So let me get this straight, Mr. President. I voted for you, I've supported you through thick and thin, I've been planning to support you for another term - and you show up at that school in Columbus????
Tsk, tsk, tsk!
While I was bartending here in greater GR, other Democrats from across the state were gathered at Cobo Hall to endorse a slate of candidates for various offices in this year's election. The endorsees are:
- Supreme Court (technically nonpartisan): Bridget Mary McCormack, Shelia Johnson, Connie Kelley
- State Board of Education: Lupe Ramos-Montigny, Michelle Fecteau
- U-M Regents: Mark Bernstein, Shauna Ryder-Diggs
- MSU Trustees: Joel Ferguson, Brian Mosallam
- WSU Governors: Sandra Hughes O'Brien, Kim Trent
They are set to be formally nominated at a separate convention in late August (state law provides a certain window during which they may actually be nominated). I don't yet know a whole lot about all of these candidates, but a few observations:
1. McCormack has been campaigning for this for quite some time now, going around and meeting with grassroots Democratic activists around the state. It's a strategy I call "the Jocelyn Benson," since Jocelyn did that for more than a year before she was nominated for Secretary of State.
2. Johnson also campaigned across the state in 2010, appearing at many Democratic gatherings. However, she ended up not being nominated in 2010. I'm glad she got a nod this time.
3. Lupe was one of our nominees in 2010, as you may recall. She was a teacher in Grand Rapids Public Schools for 36 years. Don't you think the Board of Ed could stand to use an educator's perspective?
4. Bernstein should win on name recognition alone. Let's face it: If you're a candidate for one of these offices, most of the votes you get will be from people who (a) recognized your name or (b) vote straight ticket or close to straight ticket. If he does win, Bernstein will be the second in his family to be elected to a statewide education board; his brother, Richard, was elected in 2002.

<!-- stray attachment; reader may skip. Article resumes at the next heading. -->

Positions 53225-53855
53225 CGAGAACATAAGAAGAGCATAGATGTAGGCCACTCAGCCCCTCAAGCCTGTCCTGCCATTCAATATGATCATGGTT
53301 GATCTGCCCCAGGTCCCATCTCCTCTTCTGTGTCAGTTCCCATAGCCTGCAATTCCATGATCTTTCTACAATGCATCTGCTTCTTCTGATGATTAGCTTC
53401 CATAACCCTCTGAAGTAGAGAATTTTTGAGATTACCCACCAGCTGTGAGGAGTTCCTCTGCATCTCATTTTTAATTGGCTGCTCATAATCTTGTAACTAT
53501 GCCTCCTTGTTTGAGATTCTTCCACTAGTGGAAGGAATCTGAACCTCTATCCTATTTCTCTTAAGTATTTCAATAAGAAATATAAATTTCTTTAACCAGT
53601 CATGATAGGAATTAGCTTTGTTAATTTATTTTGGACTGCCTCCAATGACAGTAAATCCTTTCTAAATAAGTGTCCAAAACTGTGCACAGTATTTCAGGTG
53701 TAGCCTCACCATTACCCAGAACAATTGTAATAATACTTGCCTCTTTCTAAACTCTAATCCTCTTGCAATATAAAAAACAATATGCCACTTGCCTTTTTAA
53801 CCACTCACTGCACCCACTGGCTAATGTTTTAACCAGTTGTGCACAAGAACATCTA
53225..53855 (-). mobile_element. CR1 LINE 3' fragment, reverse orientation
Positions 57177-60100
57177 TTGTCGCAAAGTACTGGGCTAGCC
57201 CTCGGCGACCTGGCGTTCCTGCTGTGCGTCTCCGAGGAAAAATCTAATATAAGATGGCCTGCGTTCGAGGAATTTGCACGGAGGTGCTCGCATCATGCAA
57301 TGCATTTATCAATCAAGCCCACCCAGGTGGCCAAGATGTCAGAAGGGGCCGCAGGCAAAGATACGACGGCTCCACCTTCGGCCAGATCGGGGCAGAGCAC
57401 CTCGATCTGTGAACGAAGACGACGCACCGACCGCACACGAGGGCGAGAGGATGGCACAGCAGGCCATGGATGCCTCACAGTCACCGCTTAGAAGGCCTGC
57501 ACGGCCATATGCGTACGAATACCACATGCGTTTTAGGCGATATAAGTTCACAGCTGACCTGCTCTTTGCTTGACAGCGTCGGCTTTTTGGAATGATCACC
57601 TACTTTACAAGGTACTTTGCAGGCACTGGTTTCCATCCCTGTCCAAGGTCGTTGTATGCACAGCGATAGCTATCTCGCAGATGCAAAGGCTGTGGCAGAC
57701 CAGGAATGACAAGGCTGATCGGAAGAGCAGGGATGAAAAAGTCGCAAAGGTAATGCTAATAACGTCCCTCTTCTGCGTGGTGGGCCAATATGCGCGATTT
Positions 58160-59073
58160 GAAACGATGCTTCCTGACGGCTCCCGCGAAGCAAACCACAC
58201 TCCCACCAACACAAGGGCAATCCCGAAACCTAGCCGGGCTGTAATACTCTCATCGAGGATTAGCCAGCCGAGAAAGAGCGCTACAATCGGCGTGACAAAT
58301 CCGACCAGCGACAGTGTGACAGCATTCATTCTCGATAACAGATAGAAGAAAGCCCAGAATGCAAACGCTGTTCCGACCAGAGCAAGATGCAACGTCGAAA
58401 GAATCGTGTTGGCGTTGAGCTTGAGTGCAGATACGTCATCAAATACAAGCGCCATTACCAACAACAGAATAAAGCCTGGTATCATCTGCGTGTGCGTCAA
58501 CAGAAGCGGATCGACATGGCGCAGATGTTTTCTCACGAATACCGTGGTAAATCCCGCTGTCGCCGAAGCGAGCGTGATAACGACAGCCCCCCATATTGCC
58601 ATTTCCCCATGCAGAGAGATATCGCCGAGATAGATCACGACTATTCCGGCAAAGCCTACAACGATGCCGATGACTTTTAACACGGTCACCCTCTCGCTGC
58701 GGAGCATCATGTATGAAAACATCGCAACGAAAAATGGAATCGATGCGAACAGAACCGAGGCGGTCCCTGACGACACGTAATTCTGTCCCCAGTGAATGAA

5. Ferguson is the only incumbent Democrat seeking re-election to any of these boards.
6. If our Supreme Court candidates all win this year, the Michigan Supreme Court will have five women. Five out of seven. And of the 11 candidates endorsed this weekend, eight are women.
Of course, I don't think that merely having women in public office is the end-all, be-all for equality. I'm glad we have Vice President Biden instead of Vice President Palin. But at a time like this, it highlights a difference between the two parties.
The Party of Palin has been declaring war on Palin's gender in the name of "religious freedom" or "conscience" - and now they are paying the price in the polls. Their nominees for various offices will likely include Mitt "What Will He Believe Next Month?" Romney, Stephen Markman, Brian Zahra, Pete "Cultural Sensitivity" Hoekstra, and probably several men (and a couple women) for education boards. (There will likely be a lot of pressure from Republicans to have their party nominate a woman for the other Supreme Court slot, and given their plummeting standing among women, don't be surprised if Romney picks a woman for VP.)
Meanwhile, the Democratic Party's nominees for various offices will include our first African-American President, the author of the Violence Against Women Act, Michigan's first female Senator, and the aforementioned women (and men).
Knowledge is power.
Cliches are a dime a dozen, but when you think about it, knowledge really is power. That's why I'm a big fan of transparency.
Now, I understand that there are times when government - and those who influence it – need to maintain some sort of confidentiality. People's identities need to be protected, and dangerous consequences may result if the CIA’s work is blown or a secret military operation is leaked (who knew about the raid on the bin Laden compound?)
But overall, transparency needs to be the rule, not the exception. That goes for those in government as well as those who seek to wield their massive resources to ensure that government does their bidding.